- The Washington Times - Monday, November 5, 2001

The chairman of the Joint Chiefs of Staff said yesterday that more U.S. ground troops have been moved into Afghanistan in the last day or so, and forces opposed to the Taliban will be supplied through the fast-approaching winter.
"The more teams we get on the ground, the more effectively we'll bring air power to bear on the Taliban lines," Air Force Gen. Richard B. Myers said on NBC's "Meet the Press," describing Army special forces units deployed with the Afghan opposition Northern Alliance.
"Just last night, the night before, we put in a couple of more teams with other opposition leaders, and we'll continue to do that," the chairman said.
Gen. Myers did not provide numbers, but the smallest such team, the A Team, has 12 soldiers. U.S. commandos in Afghanistan are being used as spotters for bombers and for communications and resupplying missions.
To date, the number of Americans on the ground in Afghanistan has remained small reportedly around 100. Some in Congress have said thousands of U.S. ground troops will be needed if the United States is to track down and eliminate Osama bin Laden and his al Qaeda terrorist network and to destroy the Taliban regime that harbors them.
U.S. planes blasted Taliban front lines yesterday, as foreign aid workers estimated up to 300 fighters of the ruling Afghan militia were wounded in the last week.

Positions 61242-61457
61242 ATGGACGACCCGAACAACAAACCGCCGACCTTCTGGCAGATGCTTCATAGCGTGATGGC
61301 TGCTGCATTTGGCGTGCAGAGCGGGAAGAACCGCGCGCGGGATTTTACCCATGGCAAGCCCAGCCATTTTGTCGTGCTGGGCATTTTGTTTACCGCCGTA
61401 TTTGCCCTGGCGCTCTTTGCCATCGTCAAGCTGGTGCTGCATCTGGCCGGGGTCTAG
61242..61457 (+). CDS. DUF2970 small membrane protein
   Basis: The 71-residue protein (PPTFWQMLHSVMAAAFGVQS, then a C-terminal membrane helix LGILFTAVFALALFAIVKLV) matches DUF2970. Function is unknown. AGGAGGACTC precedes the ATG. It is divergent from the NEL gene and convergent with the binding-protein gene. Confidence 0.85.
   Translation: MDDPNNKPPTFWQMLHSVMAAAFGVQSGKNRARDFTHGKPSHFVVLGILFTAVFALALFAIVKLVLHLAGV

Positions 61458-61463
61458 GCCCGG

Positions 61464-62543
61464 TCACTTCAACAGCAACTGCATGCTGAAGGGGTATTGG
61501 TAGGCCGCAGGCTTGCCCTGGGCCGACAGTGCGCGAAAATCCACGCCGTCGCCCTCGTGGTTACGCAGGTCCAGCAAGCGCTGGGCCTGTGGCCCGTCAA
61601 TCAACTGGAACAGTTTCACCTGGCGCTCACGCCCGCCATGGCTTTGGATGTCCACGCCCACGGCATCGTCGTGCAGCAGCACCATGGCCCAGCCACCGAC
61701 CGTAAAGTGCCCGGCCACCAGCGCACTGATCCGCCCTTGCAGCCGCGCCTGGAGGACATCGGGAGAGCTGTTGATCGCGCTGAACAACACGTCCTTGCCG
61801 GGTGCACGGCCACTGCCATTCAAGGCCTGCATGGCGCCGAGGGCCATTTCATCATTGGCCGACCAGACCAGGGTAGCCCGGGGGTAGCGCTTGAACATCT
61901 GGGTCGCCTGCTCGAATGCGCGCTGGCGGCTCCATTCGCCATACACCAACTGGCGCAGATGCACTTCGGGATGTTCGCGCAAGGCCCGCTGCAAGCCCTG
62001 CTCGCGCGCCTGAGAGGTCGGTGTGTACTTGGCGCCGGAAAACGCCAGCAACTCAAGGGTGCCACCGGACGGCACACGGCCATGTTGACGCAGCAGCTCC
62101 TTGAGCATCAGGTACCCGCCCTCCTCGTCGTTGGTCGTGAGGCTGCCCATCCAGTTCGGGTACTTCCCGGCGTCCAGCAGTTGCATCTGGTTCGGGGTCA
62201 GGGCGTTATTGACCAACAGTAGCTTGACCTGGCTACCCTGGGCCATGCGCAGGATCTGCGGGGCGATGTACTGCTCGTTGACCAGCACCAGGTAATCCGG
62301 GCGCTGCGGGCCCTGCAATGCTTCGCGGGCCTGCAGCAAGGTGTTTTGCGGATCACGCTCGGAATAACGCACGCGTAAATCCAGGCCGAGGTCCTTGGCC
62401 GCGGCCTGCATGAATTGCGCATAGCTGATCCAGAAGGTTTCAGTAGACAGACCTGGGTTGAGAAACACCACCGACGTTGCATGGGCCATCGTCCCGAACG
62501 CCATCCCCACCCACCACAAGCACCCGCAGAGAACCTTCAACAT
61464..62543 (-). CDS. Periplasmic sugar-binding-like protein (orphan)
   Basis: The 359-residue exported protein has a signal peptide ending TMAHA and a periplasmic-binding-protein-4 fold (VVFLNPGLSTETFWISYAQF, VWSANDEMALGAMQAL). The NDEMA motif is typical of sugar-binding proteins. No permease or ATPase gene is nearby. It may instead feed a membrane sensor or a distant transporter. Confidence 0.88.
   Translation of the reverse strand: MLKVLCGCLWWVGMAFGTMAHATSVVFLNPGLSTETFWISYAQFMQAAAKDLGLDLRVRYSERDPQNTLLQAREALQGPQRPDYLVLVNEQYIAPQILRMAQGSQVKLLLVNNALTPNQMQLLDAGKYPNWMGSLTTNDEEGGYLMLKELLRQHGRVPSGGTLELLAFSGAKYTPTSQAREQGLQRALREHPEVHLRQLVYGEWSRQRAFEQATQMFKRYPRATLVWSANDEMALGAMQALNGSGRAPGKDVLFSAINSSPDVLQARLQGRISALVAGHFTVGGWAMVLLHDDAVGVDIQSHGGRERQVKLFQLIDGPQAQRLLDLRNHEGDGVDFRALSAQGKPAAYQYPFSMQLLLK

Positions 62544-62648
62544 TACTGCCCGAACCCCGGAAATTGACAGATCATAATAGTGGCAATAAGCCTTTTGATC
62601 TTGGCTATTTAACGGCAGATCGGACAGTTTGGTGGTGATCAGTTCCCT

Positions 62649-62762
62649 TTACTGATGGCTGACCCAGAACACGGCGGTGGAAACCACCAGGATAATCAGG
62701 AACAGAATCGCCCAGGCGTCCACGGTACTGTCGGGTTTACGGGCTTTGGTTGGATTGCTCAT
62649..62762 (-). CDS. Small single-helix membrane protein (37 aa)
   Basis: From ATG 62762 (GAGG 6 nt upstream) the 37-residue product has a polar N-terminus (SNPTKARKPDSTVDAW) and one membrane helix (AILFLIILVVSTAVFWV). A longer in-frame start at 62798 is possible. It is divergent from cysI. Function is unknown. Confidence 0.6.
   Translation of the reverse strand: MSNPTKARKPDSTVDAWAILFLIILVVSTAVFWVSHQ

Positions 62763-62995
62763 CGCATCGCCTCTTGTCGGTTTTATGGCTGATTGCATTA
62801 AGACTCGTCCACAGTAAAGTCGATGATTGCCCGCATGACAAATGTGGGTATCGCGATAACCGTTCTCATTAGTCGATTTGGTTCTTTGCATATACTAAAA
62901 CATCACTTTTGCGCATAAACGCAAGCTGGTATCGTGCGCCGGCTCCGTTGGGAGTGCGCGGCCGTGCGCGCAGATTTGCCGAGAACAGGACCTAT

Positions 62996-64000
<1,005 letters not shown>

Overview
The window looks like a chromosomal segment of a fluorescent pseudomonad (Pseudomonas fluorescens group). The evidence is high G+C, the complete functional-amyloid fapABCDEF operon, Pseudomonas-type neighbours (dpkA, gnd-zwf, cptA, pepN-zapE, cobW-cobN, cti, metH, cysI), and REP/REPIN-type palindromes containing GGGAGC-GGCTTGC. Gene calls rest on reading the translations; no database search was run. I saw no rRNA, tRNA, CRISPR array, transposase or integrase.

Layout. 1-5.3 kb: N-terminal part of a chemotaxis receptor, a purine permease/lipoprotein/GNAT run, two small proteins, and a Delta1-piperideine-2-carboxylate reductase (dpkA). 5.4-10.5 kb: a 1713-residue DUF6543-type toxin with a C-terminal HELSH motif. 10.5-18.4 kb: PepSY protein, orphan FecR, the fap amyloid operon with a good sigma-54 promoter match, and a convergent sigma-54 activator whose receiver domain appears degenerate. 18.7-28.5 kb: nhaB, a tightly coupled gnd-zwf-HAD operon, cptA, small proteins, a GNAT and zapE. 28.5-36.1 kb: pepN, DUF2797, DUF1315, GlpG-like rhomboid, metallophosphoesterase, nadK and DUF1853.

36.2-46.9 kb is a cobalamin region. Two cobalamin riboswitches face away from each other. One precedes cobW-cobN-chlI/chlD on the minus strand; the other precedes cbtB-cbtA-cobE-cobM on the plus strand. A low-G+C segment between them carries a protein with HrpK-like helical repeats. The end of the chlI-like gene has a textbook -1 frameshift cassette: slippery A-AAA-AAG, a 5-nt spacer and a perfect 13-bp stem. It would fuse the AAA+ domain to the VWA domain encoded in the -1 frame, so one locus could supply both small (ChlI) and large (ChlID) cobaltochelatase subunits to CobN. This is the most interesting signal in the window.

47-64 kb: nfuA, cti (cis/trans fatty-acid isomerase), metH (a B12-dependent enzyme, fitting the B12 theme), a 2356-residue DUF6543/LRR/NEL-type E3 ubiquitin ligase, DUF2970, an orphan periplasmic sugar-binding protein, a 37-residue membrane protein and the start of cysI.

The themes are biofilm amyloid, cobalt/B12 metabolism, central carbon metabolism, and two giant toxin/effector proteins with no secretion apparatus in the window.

The Pentagon said yesterday that U.S. bombing over the weekend focused on targets close to four key cities near the Taliban front lines: Bagram, Taloqan, Konduz and Mazar-e-Sharif.
Sen. John McCain, Arizona Republican, who a week ago sharply criticized how the war was being conducted, said yesterday on "Fox News Sunday" that he was "very encouraged by the actions of the last few days, particularly the increases in bombing on the Taliban lines, many of the other operations that are going on. I'm very encouraged."
But despite the bombing, the Taliban has recaptured some areas lost to opposition forces only a day earlier, a spokesman for the Northern Alliance told Reuters.
In the NBC interview yesterday, Gen. Myers the nation's top military official said the war is "going according to plan." He expressed confidence the United States "will prevail" in what he and other military officials predict will be a long conflict.
The Air Force general enumerated successes to date.
"We have taken down Taliban air defenses. We have disrupted their ability to resupply their own forces. We took down their transports, most of their helicopters. Most of their communications have been taken down," said Gen. Myers, adding that he understands that the Taliban is using runners for communication.
But the chairman dismissed early claims by another Pentagon general who said U.S. air strikes had "eviscerated" the Taliban.
"That was a misstatement they have a substantial force left. But at this point in the campaign, that's exactly what we expected," he said.
Gen. Myers said weather conditions were a factor in the crash Friday of a U.S. helicopter that was on a rescue mission in Afghanistan. Four persons were injured, he said.
Asked how much of a problem the snow and freezing rains associated with winter in Afghanistan, which will begin this month, will pose for American troops, he said, "In any combat operation or any conflict, weather's probably your number one concern.